The Bundesliga became the first major European soccer league to resume play this weekend. League leaders Bayern Munich and Borussia Dortmund both won, but much of the attention was paid to the empty stadiums the games were played in and the safety measures that were enacted. Ringer staffers offered their thoughts on the weekend’s action.
What’s your tweet-length review of this weekend’s games?
Jomi Adeniran: Bayern is red, Dortmund is yellow and black, it looked sloppy at times but the Bundesliga is back!
Kevin Clark: Literally any sports is better than none.
Matt James: No matter how beautiful the game, the foreboding cloud of COVID-19 looms large in your peripheral vision.
Micah Peters: Don’t hear that I’m not grateful to have soccer back, but without the full-throated support of rabid fans, I felt like I was watching U-23 matches. I need a Revierderby I can see and hear clearly.
Rodger Sherman: Borussia Mönchengladbach? More like Borussia Imgladthatsportsareback!
Tyler Tynes: Dortmund didn’t have to flex on the entire league like that. It’s clear they’ve been on the training pitch and not social distancing. Schalke should be ashamed of that effort. Also, shout-out Lilian Thuram’s son, Marcus.
How did it feel to watch live sports again?
Adeniran: I never thought I’d be happy to see VAR again, but here we are. Honestly, it felt amazing. It’s been two whole months without anything resembling team sports, so being able to watch it again felt like things were coming back to normal, even just a little bit.
Clark: By the time I watched Bundesliga this weekend, I’d already watched multiple UFC cards, so it was not particularly jarring in that regard. By the end of the weekend I’d consumed not only UFC and Bundesliga, but also some exhibition golf and NASCAR. This, however, was quite different: It was the first true professional league back. The empty stands were shown often and, well, everything just seemed emptier than the other sports. This wasn’t necessarily a bad thing—hell, we’ll have to get used to it—but if this was the new normal, it’s going to take some adjustment.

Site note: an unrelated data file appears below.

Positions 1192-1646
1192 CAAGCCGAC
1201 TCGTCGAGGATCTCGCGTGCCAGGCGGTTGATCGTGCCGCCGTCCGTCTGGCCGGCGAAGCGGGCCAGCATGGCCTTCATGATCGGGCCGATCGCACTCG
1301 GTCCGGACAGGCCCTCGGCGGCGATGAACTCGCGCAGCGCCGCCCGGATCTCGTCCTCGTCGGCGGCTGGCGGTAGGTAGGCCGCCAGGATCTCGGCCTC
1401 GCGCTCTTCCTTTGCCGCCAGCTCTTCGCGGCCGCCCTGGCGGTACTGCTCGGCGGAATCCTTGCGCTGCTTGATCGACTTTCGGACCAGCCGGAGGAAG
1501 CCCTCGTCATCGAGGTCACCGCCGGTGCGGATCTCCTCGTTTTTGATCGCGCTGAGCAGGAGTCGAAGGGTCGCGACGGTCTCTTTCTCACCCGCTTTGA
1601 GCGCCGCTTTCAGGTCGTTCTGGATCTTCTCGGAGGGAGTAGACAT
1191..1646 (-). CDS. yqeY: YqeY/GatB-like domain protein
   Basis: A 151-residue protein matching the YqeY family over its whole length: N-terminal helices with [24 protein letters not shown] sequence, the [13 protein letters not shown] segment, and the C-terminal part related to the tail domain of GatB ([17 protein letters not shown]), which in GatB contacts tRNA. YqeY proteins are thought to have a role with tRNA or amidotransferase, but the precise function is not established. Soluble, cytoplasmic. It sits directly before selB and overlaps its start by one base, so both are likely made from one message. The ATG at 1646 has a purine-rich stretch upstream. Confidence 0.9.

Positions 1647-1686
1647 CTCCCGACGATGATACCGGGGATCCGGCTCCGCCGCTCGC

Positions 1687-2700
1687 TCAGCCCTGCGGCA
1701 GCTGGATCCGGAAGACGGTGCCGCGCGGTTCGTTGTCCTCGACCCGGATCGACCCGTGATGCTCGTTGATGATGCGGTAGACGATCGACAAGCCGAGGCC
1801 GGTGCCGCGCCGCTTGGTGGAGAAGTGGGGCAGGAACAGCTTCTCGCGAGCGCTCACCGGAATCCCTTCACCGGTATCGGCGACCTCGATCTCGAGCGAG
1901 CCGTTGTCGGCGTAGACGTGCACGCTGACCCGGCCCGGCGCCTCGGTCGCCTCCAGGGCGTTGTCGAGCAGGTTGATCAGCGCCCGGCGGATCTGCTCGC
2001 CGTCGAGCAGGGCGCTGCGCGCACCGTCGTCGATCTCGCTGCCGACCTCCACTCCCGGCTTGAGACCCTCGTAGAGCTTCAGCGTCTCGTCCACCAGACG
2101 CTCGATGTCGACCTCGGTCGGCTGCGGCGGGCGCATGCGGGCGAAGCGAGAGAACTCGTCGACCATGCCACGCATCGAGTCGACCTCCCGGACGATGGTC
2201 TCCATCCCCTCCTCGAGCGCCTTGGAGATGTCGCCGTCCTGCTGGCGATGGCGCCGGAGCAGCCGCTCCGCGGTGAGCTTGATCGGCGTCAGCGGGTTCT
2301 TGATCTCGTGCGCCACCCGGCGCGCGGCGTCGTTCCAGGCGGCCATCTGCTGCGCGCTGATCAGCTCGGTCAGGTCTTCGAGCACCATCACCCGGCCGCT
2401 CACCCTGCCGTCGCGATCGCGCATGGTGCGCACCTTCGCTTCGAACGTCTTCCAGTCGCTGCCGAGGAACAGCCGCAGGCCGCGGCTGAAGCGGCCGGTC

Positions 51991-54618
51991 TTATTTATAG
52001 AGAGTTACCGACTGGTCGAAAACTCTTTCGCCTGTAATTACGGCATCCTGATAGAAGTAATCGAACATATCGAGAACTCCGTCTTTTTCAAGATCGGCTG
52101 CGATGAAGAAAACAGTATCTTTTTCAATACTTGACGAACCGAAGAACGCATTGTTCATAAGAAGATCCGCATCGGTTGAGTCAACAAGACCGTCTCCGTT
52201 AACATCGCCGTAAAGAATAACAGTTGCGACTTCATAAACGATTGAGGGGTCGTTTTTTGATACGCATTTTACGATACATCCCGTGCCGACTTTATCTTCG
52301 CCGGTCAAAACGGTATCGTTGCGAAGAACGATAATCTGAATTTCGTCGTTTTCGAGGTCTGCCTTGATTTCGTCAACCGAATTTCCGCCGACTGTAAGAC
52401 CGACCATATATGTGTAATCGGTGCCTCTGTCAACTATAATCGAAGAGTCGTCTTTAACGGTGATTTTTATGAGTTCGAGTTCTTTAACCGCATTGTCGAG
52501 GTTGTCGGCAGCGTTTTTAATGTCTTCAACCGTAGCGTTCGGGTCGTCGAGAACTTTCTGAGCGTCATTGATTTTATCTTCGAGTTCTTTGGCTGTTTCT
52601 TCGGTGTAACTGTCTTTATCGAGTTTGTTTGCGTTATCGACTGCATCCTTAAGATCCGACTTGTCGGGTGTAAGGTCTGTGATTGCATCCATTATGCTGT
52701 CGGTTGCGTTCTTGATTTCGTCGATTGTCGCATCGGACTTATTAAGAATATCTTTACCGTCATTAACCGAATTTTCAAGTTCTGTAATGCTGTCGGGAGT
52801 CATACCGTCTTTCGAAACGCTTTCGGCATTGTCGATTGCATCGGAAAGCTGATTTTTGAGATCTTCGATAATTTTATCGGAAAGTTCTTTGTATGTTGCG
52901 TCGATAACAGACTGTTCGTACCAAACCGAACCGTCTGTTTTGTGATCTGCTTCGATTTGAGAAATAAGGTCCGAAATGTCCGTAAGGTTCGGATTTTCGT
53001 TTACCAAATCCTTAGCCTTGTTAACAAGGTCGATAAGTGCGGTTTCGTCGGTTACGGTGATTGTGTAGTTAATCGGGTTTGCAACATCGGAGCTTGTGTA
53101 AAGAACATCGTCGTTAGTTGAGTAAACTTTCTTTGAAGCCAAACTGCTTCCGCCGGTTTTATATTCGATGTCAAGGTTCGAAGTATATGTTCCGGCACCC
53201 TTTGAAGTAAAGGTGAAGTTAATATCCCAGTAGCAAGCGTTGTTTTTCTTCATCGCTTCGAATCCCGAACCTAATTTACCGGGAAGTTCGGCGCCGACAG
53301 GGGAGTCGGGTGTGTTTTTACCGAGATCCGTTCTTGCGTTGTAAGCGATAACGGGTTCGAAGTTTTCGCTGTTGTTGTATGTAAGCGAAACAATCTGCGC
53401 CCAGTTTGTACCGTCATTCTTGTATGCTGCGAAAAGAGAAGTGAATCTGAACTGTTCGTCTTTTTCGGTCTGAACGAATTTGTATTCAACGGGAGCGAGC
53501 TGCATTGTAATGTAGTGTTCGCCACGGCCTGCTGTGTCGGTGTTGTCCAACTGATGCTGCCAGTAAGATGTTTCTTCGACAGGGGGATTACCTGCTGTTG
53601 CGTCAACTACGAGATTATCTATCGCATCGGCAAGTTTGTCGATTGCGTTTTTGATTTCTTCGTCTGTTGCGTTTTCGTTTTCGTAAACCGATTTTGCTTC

James: Roughly 20 minutes into watching Dortmund-Schalke, I realized that I had momentarily completely forgotten about the pandemic. The weird echoing of voices in an empty stadium normalized. Coronavirus is like a scratch in the center of the lens of your soccer-watching glasses—it’s impossible to ignore until your brain tunes it out.
Peters: It’s weird to see the hygienekonzept in practice—instead of a stern handshake after the coin toss, the captains and head referee gave each other the thumbs-up. Erling Braut Haaland scored for Borussia Dortmund on Saturday and was never swarmed by his teammates. The experience was like seeing a cat on a leash.
Samman: Nothing about watching the Bundesliga this weekend felt right. Not the stadiums, thankfully empty. Not the players, who were far from their physical peaks. And not the act of playing the games themselves. Yes, more than a dozen Bundesliga and 2. Bundesliga clubs were at risk of financial disaster if the season were permanently halted, including Schalke—a historic German power. But I felt uncomfortable watching from my apartment in Los Angeles in the early hours of Saturday morning.
In the past few days, Los Angeles mandated that all persons outside—running, walking, shopping, or otherwise—were required to wear masks at all times. Coronavirus deaths in the United States are on pace to surpass 100,000 before the end of May. And while Germany saw its daily reported infections total drop below 400 on May 10 for the first time since March 14, the days since have seen as many totals above 900 infections as it has below.
Sherman: What do you mean watch live sports “again?” Buddy, I went 7-for-7 betting on the Nicaraguan soccer playoffs. I’m honestly disappointed in all of you who didn’t spend the first two months of quarantine seeking out obscure live sports across the planet. You’re the weird ones, not me! Right?
Surrey: Bittersweet. It’s nice to get the weekend morning routine back—coffee, soccer, cat in lap—but you only have to look at what happened to Dynamo Dresden to see how quickly the Bundesliga restart could fall apart. Soccer is often likened to a religious experience; let’s make sure it doesn’t become a death cult.
Tynes: It was weird. I don’t believe we’re at the point where live sports are the most sensible undertaking, but the way the Bundesliga and German authorities handled it seemed well thought out. If I could see less of Erling Braut Haaland though, that would be cool. He looks like Boss Baby all grown up.
Describe the empty stadium experience.
Adeniran: There were no celebrations, no chants, not even in-game music. It was so weird, but I didn’t mind it. It felt more intimate, like I was watching an intrasquad scrimmage.
Clark: The Bundesliga has a fairly unique problem: Its crowds are typically so good and that passion is a serious part of the league’s appeal. Watching a big Borussia Dortmund game is a different experience because of their stadium’s energy. I was surprised by how different a silent stadium truly was. A crowd, in a big European game, is a sort of rhythm section, taking the action and moving it forward. Sometimes, that is with actual drums or just chants. That was sorely lacking this weekend. A lot of the yells—be it from a coach or player—would echo in the empty stadium. One trade-off I’m hoping for is that there are better field and bench microphones so we can hear things more clearly (this wouldn’t help in Bundesliga since I don’t speak German).